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2006 S-Type parasitic current draw

 
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Old 08-05-2018, 01:41 PM
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Default 2006 S-Type parasitic current draw

Hi all. My 2006 S-type 4.2L has a parasitic current draw that will deplete the battery in around 4 days. Everything is working and there are no DTC codes in any of the modules ( icar soft 930 ) No lights stay on, including the trunk lights. The last time I had an issue like this. it was on my Audi and was a diode in the Alternator that was leaking. I haven't checked the alternator on the Jag yet other than to check it is charging correctly. It is.
Two things I notice is if I close the car and leave the doors unlocked, after some time the entry alarm will arm with the doors still unlocked and go off when the door is opened, I don't remember it doing that before. Also the "close all" feature only closes the sun roof and not the windows. The "all open" works just fine. These may well not be related to the parasitic current draw, but they may...
Where would you recommend I start ? or should I start pulling fuses/relays. Thanks for the help.
 
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Old 08-05-2018, 04:04 PM
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Read through this link in the stickies. Its all there. very common topic

https://www.jaguarforums.com/forum/s...-drain-123535/
 
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Old 08-05-2018, 04:04 PM
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Obviously it's not fine or it wouldn't do it!

There are multiple very detailed posts about how to troubleshoot this in more than one way (all require persistence and logic, some luck helps) which you may like to read to save a lot of time.

Main tool - DVOM. Almost any will probably do but reasonable accuracy helps.
 
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Old 08-05-2018, 06:28 PM
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Has anyone tested the battery itself? If the battery has less than 12.6 volts across the terminals with the ignition OFF for at least ten minutes, the battery should be replaced.

If there is a parasitic draw, you must check circuit by circuit with the DVOM as JagV8 suggests.
 
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Old 08-06-2018, 09:07 AM
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Originally Posted by MyBlackCat View Post
Read through this link in the stickies. Its all there. very common topic

https://www.jaguarforums.com/forum/s...-drain-123535/
Thanks for the link, I pulled rear module F1 (40A) that feeds the PJB and the parasitic current is not there- current draw 29 mA vs 800 mA with F1 installed. It looks like F1 feeds the PJB fuses F6,7,18,19,20,32 and 35. F6,19,32,35 are probably not high the list based on what they feed. So that leaves F7,18 and 20 to try first.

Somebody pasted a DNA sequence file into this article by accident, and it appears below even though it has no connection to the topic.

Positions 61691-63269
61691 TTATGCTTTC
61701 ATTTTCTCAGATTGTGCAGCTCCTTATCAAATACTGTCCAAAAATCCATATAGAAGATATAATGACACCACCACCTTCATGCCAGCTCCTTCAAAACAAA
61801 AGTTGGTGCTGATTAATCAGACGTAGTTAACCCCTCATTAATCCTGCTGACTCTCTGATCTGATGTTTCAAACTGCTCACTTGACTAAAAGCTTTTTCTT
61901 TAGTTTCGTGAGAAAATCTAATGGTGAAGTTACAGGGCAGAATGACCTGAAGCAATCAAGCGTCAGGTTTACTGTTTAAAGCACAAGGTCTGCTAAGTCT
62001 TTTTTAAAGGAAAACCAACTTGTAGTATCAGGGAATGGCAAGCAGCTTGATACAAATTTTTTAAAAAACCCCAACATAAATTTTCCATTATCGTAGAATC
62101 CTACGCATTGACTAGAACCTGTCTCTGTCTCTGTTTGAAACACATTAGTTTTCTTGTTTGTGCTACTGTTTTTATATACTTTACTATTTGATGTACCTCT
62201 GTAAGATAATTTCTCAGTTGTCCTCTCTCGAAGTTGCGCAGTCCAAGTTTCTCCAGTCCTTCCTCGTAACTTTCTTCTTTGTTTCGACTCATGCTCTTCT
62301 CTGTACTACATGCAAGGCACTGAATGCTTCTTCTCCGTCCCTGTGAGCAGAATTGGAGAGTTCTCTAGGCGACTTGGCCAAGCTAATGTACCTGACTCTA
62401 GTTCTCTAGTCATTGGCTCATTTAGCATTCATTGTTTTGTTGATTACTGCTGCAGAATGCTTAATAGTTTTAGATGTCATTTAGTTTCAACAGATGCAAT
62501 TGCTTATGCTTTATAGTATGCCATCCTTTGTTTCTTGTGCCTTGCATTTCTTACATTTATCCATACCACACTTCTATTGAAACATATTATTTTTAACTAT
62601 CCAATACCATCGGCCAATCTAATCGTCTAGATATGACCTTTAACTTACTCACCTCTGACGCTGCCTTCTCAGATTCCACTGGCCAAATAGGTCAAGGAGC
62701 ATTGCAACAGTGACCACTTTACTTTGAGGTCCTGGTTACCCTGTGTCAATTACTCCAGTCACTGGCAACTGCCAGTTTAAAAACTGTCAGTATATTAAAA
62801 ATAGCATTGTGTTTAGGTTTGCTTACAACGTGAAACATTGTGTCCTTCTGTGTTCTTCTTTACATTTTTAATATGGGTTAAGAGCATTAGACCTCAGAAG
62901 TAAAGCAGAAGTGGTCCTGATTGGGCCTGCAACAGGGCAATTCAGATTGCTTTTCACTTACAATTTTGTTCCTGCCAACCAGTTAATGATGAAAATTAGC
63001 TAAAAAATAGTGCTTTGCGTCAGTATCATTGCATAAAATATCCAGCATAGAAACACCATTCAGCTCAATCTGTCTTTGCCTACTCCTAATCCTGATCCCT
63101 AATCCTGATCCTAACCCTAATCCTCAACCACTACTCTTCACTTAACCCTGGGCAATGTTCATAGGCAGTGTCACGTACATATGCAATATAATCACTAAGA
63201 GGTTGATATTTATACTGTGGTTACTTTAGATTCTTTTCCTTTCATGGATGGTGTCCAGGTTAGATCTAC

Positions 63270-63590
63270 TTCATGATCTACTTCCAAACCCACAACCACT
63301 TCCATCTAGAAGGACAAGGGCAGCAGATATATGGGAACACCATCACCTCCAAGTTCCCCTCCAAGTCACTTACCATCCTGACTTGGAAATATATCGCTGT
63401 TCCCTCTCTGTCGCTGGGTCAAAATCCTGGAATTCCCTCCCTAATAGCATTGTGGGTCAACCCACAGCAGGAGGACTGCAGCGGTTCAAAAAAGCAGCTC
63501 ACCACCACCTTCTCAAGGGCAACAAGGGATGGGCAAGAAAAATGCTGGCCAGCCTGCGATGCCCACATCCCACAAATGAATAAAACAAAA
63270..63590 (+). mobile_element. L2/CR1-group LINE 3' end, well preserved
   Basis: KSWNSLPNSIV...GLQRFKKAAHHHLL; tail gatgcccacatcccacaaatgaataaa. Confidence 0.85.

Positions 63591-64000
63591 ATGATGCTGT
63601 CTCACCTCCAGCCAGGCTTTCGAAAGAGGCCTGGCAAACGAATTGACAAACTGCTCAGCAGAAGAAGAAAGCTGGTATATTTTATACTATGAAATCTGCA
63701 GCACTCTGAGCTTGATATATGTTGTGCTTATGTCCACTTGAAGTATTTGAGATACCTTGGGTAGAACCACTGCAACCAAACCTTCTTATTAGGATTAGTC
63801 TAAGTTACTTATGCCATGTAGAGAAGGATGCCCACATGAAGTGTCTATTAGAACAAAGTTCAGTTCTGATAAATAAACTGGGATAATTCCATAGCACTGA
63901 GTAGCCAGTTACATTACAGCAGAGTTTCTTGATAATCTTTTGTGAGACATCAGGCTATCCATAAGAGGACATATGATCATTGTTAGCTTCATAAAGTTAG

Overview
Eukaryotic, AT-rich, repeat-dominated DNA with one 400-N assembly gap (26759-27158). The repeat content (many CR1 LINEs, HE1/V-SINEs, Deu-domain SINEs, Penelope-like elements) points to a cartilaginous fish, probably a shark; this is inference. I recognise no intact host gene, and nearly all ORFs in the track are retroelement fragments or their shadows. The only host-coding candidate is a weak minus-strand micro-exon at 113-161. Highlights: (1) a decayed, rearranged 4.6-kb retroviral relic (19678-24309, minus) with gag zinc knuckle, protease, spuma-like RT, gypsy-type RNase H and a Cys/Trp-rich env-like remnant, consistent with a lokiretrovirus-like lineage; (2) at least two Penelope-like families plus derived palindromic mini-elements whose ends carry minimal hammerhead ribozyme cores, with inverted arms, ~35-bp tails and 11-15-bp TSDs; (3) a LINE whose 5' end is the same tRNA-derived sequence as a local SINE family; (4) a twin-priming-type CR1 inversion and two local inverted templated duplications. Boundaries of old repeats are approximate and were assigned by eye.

I'll start with those fuses in a couple of days when I have some time to spare. I will report back when I find the offending circuit(s).

 
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Old 08-06-2018, 09:20 AM
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Originally Posted by Paul755 View Post
​​​​​Two things I notice is if I close the car and leave the doors unlocked, after some time the entry alarm will arm with the doors still unlocked and go off when the door is opened, I don't remember it doing that before. Also the "close all" feature only closes the sun roof and not the windows. The "all open" works just fine. These may well not be related to the parasitic current draw, but they may...
These may be normal, but am not 100% sure.

The alarm? If you disconnect the battery, the alarm will be armed when reconnected. I've learned the hard way to always have the key fob handy when reconnecting the battery. All seems quiet until you open the door. I suspect in your situation, as the battery slowly runs down, the voltage drops below the threshold to make the alarm think the battery has been disconnected. Open a door, however, and there's still enough juice to make the alarm respond as if the battery had actually been disconnected and then reconnected. I doubt the system is smart enough to know the difference. It's just responding the way it was programmed.

The windows? My '02 only has the global open function. I suspect the lawyers got involved during the design phase and said a global close function isn't the best idea, as you could have a child or pet in the path of the window. I think later cars did have an optional global close feature, but it required dealer-level programming for activation. If so, and this is just a wild guess on my part, it may default to off under certain conditions, such as a battery disconnect (or a reasonable fascimile thereof).
 

Last edited by kr98664; 08-06-2018 at 09:35 AM.
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Old 08-06-2018, 09:46 AM
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Originally Posted by Paul755 View Post
I pulled rear module F1 (40A) that feeds the PJB
Remember, any time you disturb any circuitry (such as pulling a fuse), the car may awake from sleep mode and then you have to wait for it to nod off again. This can be VERY time-consuming.

You can save yourself a lot of time and aggravation by measuring the current flow through each fuse without pulling any of them, using a simple trick. JagV8 has previously suggested this in post #3 of the sticky thread. I gave more details in post #9: